Cutting Curves for the Manly Man
Fat, or rather getting rid of it, has been a national obsession for decades now, and just as our understanding of obesity has evolved, so has our arsenal for combating it. Yesterday's aerobics, cabbage soup, and diet pills gave way to marathons, yoga, and the low-fat gospel. Today we've added high-intensity workouts including, Zumba, Parkour, and low-carb diets to the list of armaments on the war on fat.
Throughout most of this evolution, men have been largely on the sidelines, more likely to treat exercise as a sport rather than a way to be healthy. They've been generally less concerned about diets and losing weight than building flex-worthy biceps.
The nineties marked a sea change in men's attitudes though, with an explosion of gym memberships and a legion of recruits to the cult of physical perfection. Many reasons have been cited for this change. From an increasing masculine insecurity in the face of empowered women to increasingly fluid relationships to the more esoteric explanations involving the pursuit of such imponderables as happiness, perfection, or a secular return to the self-denial and self-flagellating behaviors once reserved for puritans and similar austere religious orders. The popularity of shows such as The Biggest Loser have also removed much of the stigma of self-consciousness that once made overweight people avoid the gym, and companies have been encouraging their employees to go to the gym in a bid to increase productivity and reduce health-insurance bills.
In the twenty-first century's competitive job environment, as well, physical fitness is increasingly seen as a competitive advantage, bolstering a candidate's chances of acceptance for a prime position, and more and more people are shelling out time and money to procure this precious edge for themselves.
Sadly, as far as exercise is concerned, men have had to come to terms with two realities: For those on the heavily overweight side of the spectrum, there are actual risks to exercising while carrying their current mass; while those who have diligently sculpted their bodies have reached unsatisfactory plateaus determined by either genetic potential or similar hard-to-change factors, leaving stubborn deposits of fat in inconvenient places, like love handles and mammaries on otherwise perfectly-sculpted torsos, or that last stubborn layer of fat that refuses to allow the excavation of the holy grail of men's fitness, the six-pack.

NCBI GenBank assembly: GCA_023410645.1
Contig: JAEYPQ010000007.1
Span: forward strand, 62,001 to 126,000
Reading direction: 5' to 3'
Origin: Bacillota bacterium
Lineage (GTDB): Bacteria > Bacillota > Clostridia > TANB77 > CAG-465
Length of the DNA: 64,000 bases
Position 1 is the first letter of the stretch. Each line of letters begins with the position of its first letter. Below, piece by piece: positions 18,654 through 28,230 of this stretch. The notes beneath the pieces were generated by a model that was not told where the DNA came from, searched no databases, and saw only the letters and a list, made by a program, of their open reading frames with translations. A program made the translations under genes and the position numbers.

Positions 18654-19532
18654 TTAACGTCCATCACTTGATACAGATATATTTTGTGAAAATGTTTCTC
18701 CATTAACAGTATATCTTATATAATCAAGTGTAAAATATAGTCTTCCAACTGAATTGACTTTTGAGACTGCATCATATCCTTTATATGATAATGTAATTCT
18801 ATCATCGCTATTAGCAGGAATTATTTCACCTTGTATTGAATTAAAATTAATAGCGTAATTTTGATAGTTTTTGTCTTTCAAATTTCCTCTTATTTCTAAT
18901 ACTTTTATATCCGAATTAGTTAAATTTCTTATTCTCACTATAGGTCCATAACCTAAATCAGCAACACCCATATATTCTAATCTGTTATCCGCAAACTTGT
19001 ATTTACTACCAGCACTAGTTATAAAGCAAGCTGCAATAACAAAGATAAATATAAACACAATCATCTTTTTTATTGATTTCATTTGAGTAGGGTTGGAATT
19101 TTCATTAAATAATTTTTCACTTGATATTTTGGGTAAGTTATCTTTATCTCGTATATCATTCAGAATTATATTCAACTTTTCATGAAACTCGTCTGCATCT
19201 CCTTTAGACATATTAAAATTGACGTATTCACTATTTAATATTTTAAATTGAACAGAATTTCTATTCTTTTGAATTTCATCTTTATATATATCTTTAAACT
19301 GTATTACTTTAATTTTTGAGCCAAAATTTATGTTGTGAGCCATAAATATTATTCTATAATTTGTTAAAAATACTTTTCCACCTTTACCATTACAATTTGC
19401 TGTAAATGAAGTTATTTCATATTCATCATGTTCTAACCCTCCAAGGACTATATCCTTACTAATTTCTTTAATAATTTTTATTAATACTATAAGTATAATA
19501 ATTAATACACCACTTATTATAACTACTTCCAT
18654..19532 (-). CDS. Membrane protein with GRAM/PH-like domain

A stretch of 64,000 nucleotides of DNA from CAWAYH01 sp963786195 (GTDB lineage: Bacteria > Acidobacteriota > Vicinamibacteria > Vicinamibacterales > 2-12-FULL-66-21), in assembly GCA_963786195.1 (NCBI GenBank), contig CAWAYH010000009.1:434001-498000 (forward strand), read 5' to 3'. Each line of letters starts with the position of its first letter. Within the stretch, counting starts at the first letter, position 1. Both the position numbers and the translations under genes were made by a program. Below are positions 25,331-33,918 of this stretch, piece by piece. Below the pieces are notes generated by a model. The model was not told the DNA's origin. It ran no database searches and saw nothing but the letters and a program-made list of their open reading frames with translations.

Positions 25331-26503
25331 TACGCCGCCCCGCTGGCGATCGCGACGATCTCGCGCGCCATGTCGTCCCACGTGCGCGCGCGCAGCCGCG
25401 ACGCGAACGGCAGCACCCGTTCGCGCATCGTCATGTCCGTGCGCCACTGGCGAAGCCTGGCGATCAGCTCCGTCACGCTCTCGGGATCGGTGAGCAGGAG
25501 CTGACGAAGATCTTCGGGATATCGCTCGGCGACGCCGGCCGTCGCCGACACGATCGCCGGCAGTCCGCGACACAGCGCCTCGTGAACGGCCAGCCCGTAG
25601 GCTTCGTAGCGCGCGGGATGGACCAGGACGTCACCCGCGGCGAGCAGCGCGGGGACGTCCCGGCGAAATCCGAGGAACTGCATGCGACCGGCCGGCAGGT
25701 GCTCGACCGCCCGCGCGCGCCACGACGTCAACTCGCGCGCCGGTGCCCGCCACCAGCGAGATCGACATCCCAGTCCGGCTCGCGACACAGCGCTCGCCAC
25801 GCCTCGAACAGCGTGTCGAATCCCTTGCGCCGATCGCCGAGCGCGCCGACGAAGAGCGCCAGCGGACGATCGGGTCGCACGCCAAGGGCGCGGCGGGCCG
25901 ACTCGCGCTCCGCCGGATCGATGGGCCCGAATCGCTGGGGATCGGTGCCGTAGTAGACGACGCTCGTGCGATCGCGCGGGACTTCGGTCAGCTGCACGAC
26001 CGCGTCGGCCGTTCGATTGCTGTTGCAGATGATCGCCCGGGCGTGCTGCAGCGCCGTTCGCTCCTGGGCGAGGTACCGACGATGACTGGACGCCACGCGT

So it is that we now have the entry of surgery as another weapon in the manly man's quest for physical perfection. Following the same trajectory of acceptability that surgery had for women, men are increasingly embracing procedures ranging from life-changing bariatric surgery and extensive liposuction to finishing touches like suctioning away the last recalcitrant bits of adipose from would-be underwear models. The changing times and the practicality demanded by today's busy lifestyle are doing away with any qualms men may have regarding elective surgery, as shown by the 800,000 cosmetic procedures men underwent in 2011, a 121% increase over 1997's tally. Increasingly, as well, clinics are catering to the male market, either specializing in male patients or offering an extensive menu of services specifically directed at men. Safety is still of course a primary concern, and anyone considering surgery should not only go over the contemplated procedure with a knowledgeable health care professional, but they should make sure they get the best medical care their money can buy.
Exactly how large a part elective procedures such as liposuction will play in the future of men's health, we still cannot say. Surgery will probably never be (and shouldn't ever be) the first option for losing weight or looking good, but for an increasing number of men, it's now an option, and accessibility and social acceptance will play less of a role in deciding whether or not to undergo these procedures, with decisions based decisions on more solid considerations, like risk, cost, and benefit.
Brandon Peters is an entrepreneur, health nut, and content writer for Nova Plastic Surgery.